Report 99127 Summary - May 2000

Los Angeles Housing Opportunities for Persons With AIDS Program


Prompt Spending of Federal Funds and Program Monitoring Would Improve Services to Recipients


Responding to evidence that people with AIDS constituted a growing proportion of the homeless population, Congress created the Housing Opportunities for Persons With AIDS (HOPWA) program, which provides state and local governments with the resources to devise long-term comprehensive strategies for meeting the housing needs of persons and their families living with AIDS or related diseases. The federal Department of Housing and Urban Development (HUD) administers the program at the federal level, and the Los Angeles Housing Department (department) administers the program in Los Angeles County (county), using 48 service providers. Following months of allegations that the program has not done all that it could to serve the homeless and low-income populations with HIV/AIDS, the city of Los Angeles (city) hired a consultant to take a comprehensive look at the program's effectiveness and administration.

The consultant's extensive review covered some of the concerns that brought about our audit, and his report includes numerous recommendations to improve the department's administration of the program. The consultant's conclusions about the HOPWA program included the following:

We reviewed the consultant's report, concurred with his basic conclusions, and drew further conclusions based on additional work we performed. We found that, although the HOPWA program has good reasons not to have fully spent funds for long-term commitments such as the capital development component of the program, it has been slow to allocate and spend other grant funds. For example, as of June 30, 1999, the end of the city's fiscal year, the HOPWA program had not encumbered in contracts $12.7 million (22 percent) of the $53.2 million in program funds that the city allocated since fiscal year 1993-94. Contracts represent resources that service providers need to supply housing and other services to homeless and low-income persons with HIV/AIDS. A lengthy planning and contracting process that could be shortened has contributed substantially to the HOPWA program's difficulty in issuing contracts. Fortunately, HUD has allowed extensions on spending, and the program is not currently in jeopardy of losing funding.

In addition, HOPWA staff do not know whether the program as a whole or service providers individually always meet overall goals that the program identified in its five-year consolidated plan and the annual updates to that plan. HOPWA can neither readily compare the effectiveness of service providers or separately funded program components nor effectively plan for the future because it has no procedures to track how well it has met its goals. Further, it does not link the broad goals in the consolidated plan with more specific reporting of accomplishments required in contracts. It also does not take full advantage of the federally required audit reports it receives on the performance of service providers. Moreover, due to a lack of staff, the HOPWA program has not been able to perform site visits to determine the effectiveness of service providers.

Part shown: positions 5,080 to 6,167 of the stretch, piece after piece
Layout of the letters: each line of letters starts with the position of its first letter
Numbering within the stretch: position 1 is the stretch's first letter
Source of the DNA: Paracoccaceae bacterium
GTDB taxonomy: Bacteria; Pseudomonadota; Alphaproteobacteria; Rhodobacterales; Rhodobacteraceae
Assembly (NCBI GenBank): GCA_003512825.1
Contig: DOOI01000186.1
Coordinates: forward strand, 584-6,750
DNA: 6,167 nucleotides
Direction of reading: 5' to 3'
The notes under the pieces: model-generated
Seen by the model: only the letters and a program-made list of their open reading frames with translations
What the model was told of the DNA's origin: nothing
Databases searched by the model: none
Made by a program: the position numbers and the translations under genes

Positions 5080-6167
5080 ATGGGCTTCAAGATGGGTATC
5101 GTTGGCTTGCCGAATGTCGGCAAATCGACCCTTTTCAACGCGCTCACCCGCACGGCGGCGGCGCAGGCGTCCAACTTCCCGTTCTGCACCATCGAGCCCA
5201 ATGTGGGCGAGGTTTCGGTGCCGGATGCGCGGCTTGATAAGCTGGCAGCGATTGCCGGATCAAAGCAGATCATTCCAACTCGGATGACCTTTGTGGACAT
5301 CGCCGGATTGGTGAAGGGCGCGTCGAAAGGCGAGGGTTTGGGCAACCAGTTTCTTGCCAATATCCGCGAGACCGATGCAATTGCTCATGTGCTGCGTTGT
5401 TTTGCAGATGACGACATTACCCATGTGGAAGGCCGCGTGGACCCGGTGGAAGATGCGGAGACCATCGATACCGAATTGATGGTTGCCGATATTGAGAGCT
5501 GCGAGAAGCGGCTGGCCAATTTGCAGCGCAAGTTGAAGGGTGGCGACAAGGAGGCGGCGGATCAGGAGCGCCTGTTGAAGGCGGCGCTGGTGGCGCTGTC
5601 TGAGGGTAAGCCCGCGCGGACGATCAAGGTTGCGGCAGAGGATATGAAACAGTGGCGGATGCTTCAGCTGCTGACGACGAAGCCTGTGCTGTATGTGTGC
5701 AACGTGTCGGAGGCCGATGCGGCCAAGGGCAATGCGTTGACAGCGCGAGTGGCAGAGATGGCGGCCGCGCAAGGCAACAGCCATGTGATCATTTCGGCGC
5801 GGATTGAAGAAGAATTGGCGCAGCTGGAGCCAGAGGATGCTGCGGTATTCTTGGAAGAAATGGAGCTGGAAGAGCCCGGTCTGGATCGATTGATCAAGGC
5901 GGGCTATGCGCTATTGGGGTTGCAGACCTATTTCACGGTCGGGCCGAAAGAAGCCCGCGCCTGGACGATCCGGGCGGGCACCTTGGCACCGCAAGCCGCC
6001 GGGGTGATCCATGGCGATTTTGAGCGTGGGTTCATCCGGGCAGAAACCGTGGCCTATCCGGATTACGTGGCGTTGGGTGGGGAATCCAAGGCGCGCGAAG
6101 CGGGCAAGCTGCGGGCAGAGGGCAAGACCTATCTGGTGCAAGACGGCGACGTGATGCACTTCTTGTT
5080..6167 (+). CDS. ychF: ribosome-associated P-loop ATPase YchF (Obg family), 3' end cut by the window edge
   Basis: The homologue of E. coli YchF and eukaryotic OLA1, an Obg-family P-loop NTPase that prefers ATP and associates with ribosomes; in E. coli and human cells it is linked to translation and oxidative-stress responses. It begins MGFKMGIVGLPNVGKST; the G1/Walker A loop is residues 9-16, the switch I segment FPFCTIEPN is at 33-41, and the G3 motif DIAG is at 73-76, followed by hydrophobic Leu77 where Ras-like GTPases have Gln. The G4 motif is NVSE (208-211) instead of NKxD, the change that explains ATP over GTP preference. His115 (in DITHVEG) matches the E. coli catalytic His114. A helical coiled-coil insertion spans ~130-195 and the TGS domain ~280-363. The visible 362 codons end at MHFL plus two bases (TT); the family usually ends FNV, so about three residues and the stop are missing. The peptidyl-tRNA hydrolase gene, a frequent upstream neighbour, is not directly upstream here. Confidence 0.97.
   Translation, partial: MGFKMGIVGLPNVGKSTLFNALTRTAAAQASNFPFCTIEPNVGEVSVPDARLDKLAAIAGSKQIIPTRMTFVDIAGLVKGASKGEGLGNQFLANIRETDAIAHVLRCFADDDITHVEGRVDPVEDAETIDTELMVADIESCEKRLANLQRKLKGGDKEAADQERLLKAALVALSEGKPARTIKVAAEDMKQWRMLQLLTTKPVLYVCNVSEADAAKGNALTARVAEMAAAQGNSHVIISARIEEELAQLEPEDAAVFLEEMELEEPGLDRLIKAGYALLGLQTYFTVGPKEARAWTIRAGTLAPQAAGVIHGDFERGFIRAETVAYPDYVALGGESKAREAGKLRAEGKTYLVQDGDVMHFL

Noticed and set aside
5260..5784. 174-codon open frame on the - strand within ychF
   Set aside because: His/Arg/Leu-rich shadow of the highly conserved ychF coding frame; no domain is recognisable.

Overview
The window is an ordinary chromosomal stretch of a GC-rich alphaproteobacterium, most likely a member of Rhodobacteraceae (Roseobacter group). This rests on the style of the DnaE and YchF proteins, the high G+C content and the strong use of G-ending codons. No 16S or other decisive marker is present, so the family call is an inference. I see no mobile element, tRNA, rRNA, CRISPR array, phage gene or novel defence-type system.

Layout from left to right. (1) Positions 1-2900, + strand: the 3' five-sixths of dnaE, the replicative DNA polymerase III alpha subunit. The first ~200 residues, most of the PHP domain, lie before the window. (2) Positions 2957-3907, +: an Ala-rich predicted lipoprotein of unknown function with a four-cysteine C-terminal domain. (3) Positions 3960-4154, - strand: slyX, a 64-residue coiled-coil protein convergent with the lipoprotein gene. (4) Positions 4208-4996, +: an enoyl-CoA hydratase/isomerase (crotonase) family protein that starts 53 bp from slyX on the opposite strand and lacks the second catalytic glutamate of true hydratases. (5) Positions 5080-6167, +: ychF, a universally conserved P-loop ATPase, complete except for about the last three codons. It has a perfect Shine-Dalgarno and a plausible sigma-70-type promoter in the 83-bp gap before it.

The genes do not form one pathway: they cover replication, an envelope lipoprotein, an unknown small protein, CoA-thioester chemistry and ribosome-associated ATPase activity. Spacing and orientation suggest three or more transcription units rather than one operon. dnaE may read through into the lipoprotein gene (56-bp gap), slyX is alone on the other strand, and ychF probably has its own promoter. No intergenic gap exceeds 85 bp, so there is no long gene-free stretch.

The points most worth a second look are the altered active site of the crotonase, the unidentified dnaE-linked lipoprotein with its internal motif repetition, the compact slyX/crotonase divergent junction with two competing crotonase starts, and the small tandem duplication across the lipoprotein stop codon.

Finally, the appearance of conflict of interest exists in certain actions of the HOPWA advisory committee and its subcommittees. As a result, public confidence in the fairness and propriety of committee decisions may be undermined, and the HOPWA program's effectiveness may be impaired. The advisory committee and its subcommittees include members who are officers or employees of the program's service providers, entities which could benefit from the committee's and subcommittees' decisions. HOPWA does not take appropriate steps to eliminate the appearance of conflict of interest. Although the general public does provide valuable input in subcommittee discussions, the public is also allowed to participate in subcommittee votes, which provides an opportunity for those who may benefit from recommendations to influence those decisions. HOPWA staff also do not always ensure that members file all of the required conflict-of-interest statements, nor do they record the individual votes of committee members in the minutes or meeting transcripts, which would indicate whether committee members were voting on matters in which they had a conflict of interest.


The department should consider and implement the consultant's recommendations as soon as possible. We have the following additional recommendations.

To expedite the planning and contracting process, the city and the HOPWA program should consider working with HUD and completing the consolidated plan as early as federal law allows, and submit the package for the request for proposals (RFP) to the mayor and city council for approval at the same time it submits the consolidated plan.

To ensure that it is able to meet its stated goals and plan efficiently, the HOPWA program should:

To eliminate the appearance of conflict of interest, the city should exclude the general public from voting on recommendations before the subcommittees of the HOPWA program's advisory committee. In addition, the HOPWA program should do the following: DEPARTMENT COMMENTS

The department generally agrees with the information in our report and plans to consider our recommendations as well as those of the consultant. However, the department feels that our recommendation to submit the RFP package at the same time it submits the consolidated plan for consideration to the mayor and city council would be burdensome